Disgruntled Cong ministers camp in Delhi to seek justice from Sonia
Chief minister Harish Rawat may have sought to play it down, but the rebellion by his two ministers — Indira Hridiyesh and Amrita Rawat — reportedly on being denied the portfolios they asked for appears to have rattled the faction-ridden ruling Congress ahead of the Lok Sabha polls.dehradun Updated: Mar 08, 2014 16:18 IST
DEHRADUN: Chief minister Harish Rawat may have sought to play it down, but the rebellion by his two ministers — Indira Hridiyesh and Amrita Rawat — reportedly on being denied the portfolios they asked for appears to have rattled the faction-ridden ruling Congress ahead of the Lok Sabha polls.
“That is a serious issue,” said state Congress spokesperson Dhirendra Pratap, referring to the revolt by the two ministers. “If not resolved, such a situation will definitely affect our party’s prospects in the Lok Sabha elections,” he said.
In fact, both the ‘disgruntled’ ministers are reported to have taken up the issue of their being denied the coveted posts by Rawat with Congress president Sonia Gandhi. Hridiyesh, who has been camping in Delhi since three days, is said to be upset with Rawat on being ‘denied’ the coveted public works department. “Hridiyesh is so upset that she even offered to resign from the cabinet during her meeting with the Congress president,” a party source said.
According to party insiders, cabinet minister Amrita Rawat was equally upset as she failed to get the department of horticulture she was heading during the preceding Vijay Bahuguna regime. It may be noted here that Rawat distributed the portfolios among his 12-member cabinet on February 4, more than a month after he took the charge.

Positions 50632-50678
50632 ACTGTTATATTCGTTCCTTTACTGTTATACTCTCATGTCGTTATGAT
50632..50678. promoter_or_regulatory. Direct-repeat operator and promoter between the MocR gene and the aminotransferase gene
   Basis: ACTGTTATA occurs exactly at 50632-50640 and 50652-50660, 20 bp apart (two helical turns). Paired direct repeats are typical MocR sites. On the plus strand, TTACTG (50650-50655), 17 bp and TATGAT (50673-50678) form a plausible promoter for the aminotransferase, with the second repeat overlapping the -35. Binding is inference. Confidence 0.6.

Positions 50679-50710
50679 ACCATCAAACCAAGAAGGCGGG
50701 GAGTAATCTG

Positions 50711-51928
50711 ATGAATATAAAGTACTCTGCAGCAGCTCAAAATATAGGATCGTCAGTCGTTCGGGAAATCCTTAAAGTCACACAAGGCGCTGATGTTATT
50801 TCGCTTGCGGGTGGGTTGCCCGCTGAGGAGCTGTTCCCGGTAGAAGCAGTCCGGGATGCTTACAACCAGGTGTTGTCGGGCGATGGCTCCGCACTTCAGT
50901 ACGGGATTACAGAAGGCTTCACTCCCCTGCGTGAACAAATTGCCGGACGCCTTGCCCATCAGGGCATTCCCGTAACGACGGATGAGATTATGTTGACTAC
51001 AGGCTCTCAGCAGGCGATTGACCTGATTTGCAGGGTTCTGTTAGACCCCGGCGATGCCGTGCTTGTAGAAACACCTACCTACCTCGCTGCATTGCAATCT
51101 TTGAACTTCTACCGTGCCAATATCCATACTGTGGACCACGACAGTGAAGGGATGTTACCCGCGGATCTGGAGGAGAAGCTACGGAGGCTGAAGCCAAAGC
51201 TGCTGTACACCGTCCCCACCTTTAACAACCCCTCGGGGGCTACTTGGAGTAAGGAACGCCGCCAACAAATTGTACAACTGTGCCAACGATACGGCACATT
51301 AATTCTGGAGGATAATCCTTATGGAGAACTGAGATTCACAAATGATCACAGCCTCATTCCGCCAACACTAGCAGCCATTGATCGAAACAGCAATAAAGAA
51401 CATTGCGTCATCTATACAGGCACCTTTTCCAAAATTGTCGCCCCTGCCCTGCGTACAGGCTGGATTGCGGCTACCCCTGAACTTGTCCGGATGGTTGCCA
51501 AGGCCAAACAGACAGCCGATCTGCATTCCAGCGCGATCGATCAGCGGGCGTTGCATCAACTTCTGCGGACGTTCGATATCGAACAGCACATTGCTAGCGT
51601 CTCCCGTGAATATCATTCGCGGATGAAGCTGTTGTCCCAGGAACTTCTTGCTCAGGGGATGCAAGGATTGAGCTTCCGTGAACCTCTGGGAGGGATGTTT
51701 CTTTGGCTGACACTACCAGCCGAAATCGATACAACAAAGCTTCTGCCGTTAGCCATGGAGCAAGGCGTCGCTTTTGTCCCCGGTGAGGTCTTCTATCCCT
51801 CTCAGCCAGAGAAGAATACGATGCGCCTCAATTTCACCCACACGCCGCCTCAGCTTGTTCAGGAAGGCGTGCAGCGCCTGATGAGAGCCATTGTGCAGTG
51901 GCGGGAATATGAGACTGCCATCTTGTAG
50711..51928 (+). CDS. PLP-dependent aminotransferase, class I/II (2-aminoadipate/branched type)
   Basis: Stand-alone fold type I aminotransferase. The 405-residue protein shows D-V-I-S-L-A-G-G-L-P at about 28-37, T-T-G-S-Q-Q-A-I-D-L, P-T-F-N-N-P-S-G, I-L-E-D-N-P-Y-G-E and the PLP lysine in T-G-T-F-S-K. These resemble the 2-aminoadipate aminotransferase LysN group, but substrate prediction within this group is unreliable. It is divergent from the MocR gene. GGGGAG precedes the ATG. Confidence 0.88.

However, before meeting Sonia Gandhi, cabinet minister Amrita Rawat tried to resolve the issue during a meeting with the chief minister.
“But the issue remained unresolved, which left the Pauri MP with no option but to rush to New Delhi, where he effectively took up the issue with the Congress president,” he told Hindustan Times.
Rawat, who has been ‘summoned’ by the Congress high command, though he tried to make light of the whole issue. “Let our party high command take a decision on the issue…I will readily implement whatever decision our leadership chooses to take,” CM said before rushing to New Delhi.
However, the situation is not as simple as the CM wants it to appear. A Congress insider said that the revolt by the twin ministers was a serious issue as it brought to the fore the factionalism dogging the ruling party, which “may cast its shadow on its prospects in the LS elections”.
That all is not well within the Congress is also evident from former CM Vijay Bahuguna’s recent remark he made against Speaker GS Kunjwal. “When I was CM, the Speaker committed constitutional impropriety by frequently criticising my government. He (Speaker) has not spoken even a single word against the government ever since Rawatji took over the charge,” Bahuguna said, hinting that the Speaker, also a ruling party MLA, was acting at the behest of his mentor (CM Rawat) to dislodge him (Bahuguna) from power.
A Bahuguna supporter said that regional imbalance within the Congress was another factor that would cost the ruling party heavily in the LS elections. “All three top leaders of our party, right from the CM, Speaker and state party president, are not only non-Brahmins but they all are from Kumaon,” he said. “Garhwal is simply unrepresented in our top party hierarchy,” he said.